Among the strengths of this study, we highlight the fact that it is the first experience in Chile on measuring needs after a first psychotic episode. Further strengths include the measurement of clinical condition using the PANSS, and recording time of untreated psychosis in different treatment referral centers in the country. An important limitation was the small number of cases. Future work should focus on expanding the number of cases and improve the statistical power to allow for further variables being added to the analysis. Another important limitation is that the association between the clinical status and needs can be measures of the same clinical phenomenon, as had discussed above. This point, however, may be better understood only with further research development in this area.

In conclusion, this paper has presented the main needs in patients with first episode schizophrenia and considered its relationship to symptoms and the time before diagnosis. An association between unmet needs and PANSS scores was found as well as an association between unmet needs and time of untreated positive symptoms. Studying needs in subjects with first episode of schizophrenia and associated factors may help to design treatment strategies in order to obtain better therapeutic results and recovery.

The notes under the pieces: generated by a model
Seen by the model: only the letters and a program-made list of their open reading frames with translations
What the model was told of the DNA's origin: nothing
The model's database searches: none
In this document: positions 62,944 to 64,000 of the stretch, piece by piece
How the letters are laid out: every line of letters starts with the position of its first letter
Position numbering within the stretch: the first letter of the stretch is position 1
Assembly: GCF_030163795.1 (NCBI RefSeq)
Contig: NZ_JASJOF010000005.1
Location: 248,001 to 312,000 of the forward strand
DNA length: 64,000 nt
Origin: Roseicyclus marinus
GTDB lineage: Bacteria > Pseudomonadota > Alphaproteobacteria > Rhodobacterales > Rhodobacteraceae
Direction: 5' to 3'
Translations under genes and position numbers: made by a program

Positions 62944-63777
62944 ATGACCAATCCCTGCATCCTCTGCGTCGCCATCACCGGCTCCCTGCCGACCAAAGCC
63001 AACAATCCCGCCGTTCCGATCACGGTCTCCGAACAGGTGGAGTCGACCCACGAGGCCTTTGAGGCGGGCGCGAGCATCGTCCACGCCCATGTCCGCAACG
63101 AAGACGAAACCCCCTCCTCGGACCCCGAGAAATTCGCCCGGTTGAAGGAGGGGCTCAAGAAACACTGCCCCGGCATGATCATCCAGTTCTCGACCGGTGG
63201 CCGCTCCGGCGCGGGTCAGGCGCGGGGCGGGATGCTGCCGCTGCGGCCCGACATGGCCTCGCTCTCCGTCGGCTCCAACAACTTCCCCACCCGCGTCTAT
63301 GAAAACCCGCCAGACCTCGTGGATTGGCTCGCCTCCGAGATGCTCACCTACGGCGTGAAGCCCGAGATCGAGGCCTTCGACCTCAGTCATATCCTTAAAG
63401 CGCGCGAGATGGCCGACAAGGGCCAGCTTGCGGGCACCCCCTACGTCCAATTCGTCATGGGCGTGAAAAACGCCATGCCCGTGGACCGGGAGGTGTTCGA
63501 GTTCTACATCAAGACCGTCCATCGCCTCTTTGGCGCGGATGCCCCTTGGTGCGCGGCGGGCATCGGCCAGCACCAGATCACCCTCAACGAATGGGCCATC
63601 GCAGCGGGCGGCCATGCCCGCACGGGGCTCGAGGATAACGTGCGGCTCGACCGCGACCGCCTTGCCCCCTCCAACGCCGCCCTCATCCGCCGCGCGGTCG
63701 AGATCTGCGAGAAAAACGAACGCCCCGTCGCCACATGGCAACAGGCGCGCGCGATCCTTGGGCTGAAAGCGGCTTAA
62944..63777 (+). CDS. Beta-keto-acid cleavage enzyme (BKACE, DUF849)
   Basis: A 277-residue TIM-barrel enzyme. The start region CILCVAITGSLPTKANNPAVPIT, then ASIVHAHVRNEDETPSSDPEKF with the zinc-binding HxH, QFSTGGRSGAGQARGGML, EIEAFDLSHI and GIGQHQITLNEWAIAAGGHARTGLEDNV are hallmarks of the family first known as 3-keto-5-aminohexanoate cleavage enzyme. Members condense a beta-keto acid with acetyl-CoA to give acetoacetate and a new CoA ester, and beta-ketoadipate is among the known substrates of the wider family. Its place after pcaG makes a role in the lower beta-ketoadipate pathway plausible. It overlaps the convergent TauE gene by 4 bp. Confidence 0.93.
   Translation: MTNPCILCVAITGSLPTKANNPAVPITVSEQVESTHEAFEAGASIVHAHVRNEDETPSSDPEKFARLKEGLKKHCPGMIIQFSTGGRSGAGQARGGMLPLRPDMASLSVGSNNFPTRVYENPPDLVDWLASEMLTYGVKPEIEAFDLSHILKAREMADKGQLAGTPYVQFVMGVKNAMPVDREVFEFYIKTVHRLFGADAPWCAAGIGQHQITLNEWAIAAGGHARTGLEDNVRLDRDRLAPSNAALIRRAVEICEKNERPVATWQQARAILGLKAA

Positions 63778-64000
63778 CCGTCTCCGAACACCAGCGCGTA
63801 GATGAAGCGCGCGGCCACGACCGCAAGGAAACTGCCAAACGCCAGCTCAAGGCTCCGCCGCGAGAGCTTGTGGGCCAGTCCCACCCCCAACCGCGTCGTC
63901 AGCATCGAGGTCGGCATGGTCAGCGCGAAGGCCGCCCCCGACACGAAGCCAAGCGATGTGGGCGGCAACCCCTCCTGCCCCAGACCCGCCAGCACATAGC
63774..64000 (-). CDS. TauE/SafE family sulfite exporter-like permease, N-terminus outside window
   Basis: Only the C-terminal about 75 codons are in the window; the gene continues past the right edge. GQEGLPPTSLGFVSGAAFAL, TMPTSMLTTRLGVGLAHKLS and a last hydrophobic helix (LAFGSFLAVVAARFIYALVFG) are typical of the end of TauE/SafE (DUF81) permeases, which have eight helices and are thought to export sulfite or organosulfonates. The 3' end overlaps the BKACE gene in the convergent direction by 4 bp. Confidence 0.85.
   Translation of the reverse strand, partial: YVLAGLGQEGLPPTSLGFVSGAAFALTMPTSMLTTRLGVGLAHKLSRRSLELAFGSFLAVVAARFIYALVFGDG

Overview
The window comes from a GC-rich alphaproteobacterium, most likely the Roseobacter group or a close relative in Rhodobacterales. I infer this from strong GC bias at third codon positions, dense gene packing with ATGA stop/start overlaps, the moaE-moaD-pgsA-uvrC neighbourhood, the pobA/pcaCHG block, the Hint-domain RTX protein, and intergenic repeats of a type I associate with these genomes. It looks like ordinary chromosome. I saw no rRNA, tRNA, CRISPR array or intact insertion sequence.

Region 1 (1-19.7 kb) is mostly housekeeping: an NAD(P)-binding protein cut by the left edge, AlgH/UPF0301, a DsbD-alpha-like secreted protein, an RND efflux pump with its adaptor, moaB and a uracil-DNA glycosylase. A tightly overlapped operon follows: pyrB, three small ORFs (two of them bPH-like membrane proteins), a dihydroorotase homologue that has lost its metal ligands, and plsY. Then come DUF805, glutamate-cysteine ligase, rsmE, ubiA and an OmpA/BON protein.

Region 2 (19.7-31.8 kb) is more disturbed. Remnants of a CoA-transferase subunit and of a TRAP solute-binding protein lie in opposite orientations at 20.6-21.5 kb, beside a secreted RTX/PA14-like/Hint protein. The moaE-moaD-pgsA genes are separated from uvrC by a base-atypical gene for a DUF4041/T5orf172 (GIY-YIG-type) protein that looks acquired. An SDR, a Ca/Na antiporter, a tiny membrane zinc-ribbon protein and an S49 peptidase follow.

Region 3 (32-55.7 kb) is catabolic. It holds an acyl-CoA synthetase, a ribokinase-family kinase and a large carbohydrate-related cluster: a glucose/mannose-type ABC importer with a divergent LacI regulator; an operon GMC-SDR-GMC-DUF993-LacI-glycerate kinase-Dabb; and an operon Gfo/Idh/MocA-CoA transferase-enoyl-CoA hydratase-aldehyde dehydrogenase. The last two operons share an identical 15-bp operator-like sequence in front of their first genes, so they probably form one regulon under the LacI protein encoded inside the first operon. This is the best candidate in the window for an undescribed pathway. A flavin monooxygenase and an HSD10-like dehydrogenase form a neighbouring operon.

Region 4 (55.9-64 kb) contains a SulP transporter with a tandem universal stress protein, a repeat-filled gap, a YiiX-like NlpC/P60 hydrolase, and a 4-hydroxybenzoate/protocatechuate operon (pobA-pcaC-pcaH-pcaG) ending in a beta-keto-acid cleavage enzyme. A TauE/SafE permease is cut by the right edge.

Conflict of Interest Statement

The authors declare that the research was conducted in the absence of any commercial or financial relationships that could be construed as a potential conflict of interest.

Acknowledgments

Financial support: This study is part of a project funded by the National Fund for Research and Development in Health (FONIS, in Spanish), code SA5i20059.

References

1. McGrath J, Saha S, Welham J, El Saadi O, MacCauley C, Chant D. A systematic review of the incidence of schizophrenia: the distribution of rates and the influence of sex, urbanicity, migrant status and methodology. BMC Med (2004) 2:13. doi: 10.1186/1741-7015-2-13

Pubmed Abstract | Pubmed Full Text | CrossRef Full Text | Google Scholar

2. Vicente B, Rioseco P, Saldivia S, Kohn R, Torres S. Estudio chileno de prevalencia de patología psiquiátrica (DSM III-R-R/CDI) (ECPP). Rev Med Chil (2002) 130:527–36. doi:10.4067/S0034-98872002000500007